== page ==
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From the 1970s to 2000 and the Invention of the Mountain Bike
When the road racing machine was the bike of the time, the modern mountain bike emerged and it is now probably the most prominent type of bicycle built specifically for riding off-road. The well-established story tells that mountain bikes were invented by hippies in California in the late 1970s.
But the various cliques from the valleys around Mount Tamalpais were not the only ones who took their bikes to the mountains. In the 1970s, people from California to Colorado experimented with off-road bicycles independently. A initial and fruitful interaction between different groups occurred in 1974 during a cyclocross race. However the later mountain bikes did not technically evolve from the cyclocross bikes but from old “Balloon Tire Bicycles” from the 1930s. Youngsters at different locations concluded that these old “Clunkers” were particularly well suited for off-road use due to wide tyres, a sturdy frame, a long wheelbase and a high bottom bracket.
Not only the cyclocross race of 1974 stimulated imitations and adaptations, also personal connections between different groups in Marin County let the knowledge about successful experiments circulate. In one particular group, various innovations and social milieus came together which proved to be crucial for the emergence of the modern mountain bike. Dedicated and enterprising members of this group have received worldwide recognition for the invention and popularization of the mountain bike: Joe Breeze, Gary Fisher, Charlie Kelly or Tom Ritchey have inscribed their names into the global world of mountain biking. For some years now, the Mountain Bike Hall of Fame has also drawn attention to previously lesser-known pioneers and honours them for their contribution to the development of the modern mountain bike.
These innovators from Marin County were part of the counterculture of the Flower Power era. This allowed the mountain bike to develop and flourish in a niche, undisturbed from control mechanisms of the wider social context. Coincidentally awareness for environmental protection also circulated in the Californian counterculture. According to both Joe Breeze and Charlie Kelly, the fun of riding fast downhill was a prime mover and the Repack races were the magnet that attracted the group on a regular basis. Nevertheless, both reassured that ecological concerns were among the reasons why individual members became cyclists. Joe Breeze describes the gravitas of the bicycle as a utilitarian vehicle as well as an interest in personal and environmental health as the glue that held the group together. As he puts it, Marin County had long had a strong environmental awareness and therefore it was only natural that cycling (and later mountain biking) would become popular there.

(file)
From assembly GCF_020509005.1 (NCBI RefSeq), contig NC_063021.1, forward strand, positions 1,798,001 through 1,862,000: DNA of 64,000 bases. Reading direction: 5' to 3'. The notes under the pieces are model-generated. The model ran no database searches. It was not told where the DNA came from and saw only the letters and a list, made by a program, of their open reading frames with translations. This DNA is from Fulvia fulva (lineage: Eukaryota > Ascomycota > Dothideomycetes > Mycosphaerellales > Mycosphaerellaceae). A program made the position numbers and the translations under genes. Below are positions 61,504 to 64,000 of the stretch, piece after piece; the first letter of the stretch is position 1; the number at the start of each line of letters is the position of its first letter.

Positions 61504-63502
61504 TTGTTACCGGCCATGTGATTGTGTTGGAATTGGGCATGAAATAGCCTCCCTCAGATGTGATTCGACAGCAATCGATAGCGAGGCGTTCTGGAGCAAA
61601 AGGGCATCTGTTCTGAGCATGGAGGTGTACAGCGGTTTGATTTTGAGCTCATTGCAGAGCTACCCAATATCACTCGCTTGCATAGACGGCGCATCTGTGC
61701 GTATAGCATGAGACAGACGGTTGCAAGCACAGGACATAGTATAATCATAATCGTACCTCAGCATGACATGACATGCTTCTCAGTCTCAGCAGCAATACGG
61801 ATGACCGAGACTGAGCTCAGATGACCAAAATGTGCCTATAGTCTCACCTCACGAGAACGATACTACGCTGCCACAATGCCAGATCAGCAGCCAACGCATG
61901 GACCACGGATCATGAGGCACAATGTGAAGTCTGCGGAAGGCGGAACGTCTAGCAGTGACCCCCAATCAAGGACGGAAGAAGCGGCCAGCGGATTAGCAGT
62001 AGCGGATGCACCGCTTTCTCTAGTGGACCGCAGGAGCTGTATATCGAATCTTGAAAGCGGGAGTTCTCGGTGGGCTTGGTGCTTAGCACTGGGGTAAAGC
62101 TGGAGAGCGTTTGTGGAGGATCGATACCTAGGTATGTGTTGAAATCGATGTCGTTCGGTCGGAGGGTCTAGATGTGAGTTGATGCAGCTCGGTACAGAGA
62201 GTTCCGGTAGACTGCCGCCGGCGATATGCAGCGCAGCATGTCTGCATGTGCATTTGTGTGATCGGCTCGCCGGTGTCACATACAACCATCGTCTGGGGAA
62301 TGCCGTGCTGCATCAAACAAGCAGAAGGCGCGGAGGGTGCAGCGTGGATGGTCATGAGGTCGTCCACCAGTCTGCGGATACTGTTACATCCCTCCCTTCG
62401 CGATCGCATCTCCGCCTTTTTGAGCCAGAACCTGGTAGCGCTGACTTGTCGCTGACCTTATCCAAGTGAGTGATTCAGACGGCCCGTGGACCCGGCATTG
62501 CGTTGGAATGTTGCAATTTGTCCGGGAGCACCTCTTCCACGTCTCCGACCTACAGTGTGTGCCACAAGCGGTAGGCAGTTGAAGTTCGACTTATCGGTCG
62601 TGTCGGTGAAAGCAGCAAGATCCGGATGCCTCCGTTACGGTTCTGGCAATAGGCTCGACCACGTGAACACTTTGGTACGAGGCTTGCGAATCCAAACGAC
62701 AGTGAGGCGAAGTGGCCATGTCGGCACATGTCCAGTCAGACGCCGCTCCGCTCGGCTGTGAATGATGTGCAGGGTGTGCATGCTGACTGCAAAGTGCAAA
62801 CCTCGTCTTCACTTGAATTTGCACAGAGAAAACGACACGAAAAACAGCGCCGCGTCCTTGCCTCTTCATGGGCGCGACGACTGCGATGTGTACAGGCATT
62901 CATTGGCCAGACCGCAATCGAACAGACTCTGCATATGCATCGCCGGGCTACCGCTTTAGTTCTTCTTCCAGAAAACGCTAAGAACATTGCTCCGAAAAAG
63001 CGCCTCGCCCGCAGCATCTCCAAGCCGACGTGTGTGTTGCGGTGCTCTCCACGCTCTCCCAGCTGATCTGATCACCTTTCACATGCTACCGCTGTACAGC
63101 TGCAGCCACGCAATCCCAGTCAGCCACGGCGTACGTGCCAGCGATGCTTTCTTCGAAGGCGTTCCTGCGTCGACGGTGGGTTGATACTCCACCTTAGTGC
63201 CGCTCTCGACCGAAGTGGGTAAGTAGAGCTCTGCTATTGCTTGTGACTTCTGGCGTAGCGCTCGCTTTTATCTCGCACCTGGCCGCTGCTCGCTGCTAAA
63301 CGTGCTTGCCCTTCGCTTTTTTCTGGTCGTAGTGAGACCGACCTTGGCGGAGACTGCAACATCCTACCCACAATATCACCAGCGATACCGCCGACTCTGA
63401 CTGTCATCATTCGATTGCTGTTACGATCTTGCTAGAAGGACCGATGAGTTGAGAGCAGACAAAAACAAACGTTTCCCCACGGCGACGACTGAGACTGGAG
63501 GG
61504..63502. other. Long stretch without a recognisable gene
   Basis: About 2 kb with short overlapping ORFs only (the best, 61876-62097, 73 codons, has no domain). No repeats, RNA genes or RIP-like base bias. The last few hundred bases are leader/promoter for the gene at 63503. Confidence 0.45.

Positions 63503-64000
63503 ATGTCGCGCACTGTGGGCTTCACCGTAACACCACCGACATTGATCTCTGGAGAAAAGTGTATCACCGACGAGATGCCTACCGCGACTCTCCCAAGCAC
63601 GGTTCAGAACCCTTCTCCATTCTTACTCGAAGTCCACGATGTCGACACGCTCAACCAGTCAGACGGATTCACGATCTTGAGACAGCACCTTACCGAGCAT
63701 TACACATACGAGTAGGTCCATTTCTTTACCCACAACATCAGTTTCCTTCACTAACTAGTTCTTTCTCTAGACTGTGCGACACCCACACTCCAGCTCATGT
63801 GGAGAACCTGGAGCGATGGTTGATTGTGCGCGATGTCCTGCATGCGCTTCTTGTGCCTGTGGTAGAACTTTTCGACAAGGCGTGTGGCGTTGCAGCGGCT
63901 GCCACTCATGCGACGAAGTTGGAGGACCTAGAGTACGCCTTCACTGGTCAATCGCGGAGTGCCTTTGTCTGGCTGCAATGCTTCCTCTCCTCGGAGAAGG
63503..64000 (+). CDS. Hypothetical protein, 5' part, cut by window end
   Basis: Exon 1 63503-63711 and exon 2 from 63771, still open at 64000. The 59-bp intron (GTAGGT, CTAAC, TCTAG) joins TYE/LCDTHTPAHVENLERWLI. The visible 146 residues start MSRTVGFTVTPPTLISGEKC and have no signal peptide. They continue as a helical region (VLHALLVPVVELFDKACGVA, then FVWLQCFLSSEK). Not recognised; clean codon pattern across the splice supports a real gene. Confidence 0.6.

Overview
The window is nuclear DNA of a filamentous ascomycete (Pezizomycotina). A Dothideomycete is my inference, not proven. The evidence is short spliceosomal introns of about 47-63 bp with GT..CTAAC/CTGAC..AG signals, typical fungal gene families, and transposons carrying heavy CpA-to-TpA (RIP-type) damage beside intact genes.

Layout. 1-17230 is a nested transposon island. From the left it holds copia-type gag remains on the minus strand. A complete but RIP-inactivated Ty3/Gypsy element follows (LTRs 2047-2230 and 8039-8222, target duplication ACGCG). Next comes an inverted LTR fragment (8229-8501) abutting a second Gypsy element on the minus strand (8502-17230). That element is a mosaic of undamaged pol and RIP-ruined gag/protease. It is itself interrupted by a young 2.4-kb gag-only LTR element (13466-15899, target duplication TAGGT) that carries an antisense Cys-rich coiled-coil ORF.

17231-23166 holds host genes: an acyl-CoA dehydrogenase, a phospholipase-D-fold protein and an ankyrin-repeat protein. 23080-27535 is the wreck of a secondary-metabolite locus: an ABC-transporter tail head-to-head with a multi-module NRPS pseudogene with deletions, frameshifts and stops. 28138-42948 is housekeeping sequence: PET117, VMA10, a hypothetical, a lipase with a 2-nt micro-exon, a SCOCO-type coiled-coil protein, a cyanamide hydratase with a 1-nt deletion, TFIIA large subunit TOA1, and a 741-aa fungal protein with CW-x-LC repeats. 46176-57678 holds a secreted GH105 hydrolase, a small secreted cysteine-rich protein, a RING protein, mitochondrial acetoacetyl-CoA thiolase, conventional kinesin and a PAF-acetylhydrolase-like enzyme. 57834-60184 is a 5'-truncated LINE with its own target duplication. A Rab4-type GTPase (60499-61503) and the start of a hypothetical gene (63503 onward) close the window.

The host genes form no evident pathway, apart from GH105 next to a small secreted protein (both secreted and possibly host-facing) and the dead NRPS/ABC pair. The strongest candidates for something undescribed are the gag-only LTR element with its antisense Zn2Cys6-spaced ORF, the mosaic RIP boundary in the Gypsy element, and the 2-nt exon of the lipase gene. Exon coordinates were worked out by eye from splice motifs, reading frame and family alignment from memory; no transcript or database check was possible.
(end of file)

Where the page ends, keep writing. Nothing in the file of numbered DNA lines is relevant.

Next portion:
While the mountain bike was being invented in the USA, the cyclocross bike was still the machine of choice on the off-road racing circuits in Europe. Cyclocross was mainly known as a sports discipline and it attracted huge crowds, but those racing bikes were hardly ever used casually or leisurely outside the races. However, with its global rise, the mountain bike superseded the cyclocross bike and cyclocross events gave way to cross-country racing on mountain bikes. Finally, the mountain bike became an Olympic discipline in 1996. The mountain bike prevailed not only in competitive cycling but also in everyday life. Once again, thicker tyres and a more upright seating position promised a comfortable and safe cycle. In Switzerland, for example, the mountain bike is still the best selling type of bicycle behind the hybrid bike with mudguards and racks.
(To be continued in part 4: 2000 to Today and the Re-Invention of the “Gravel Bike”)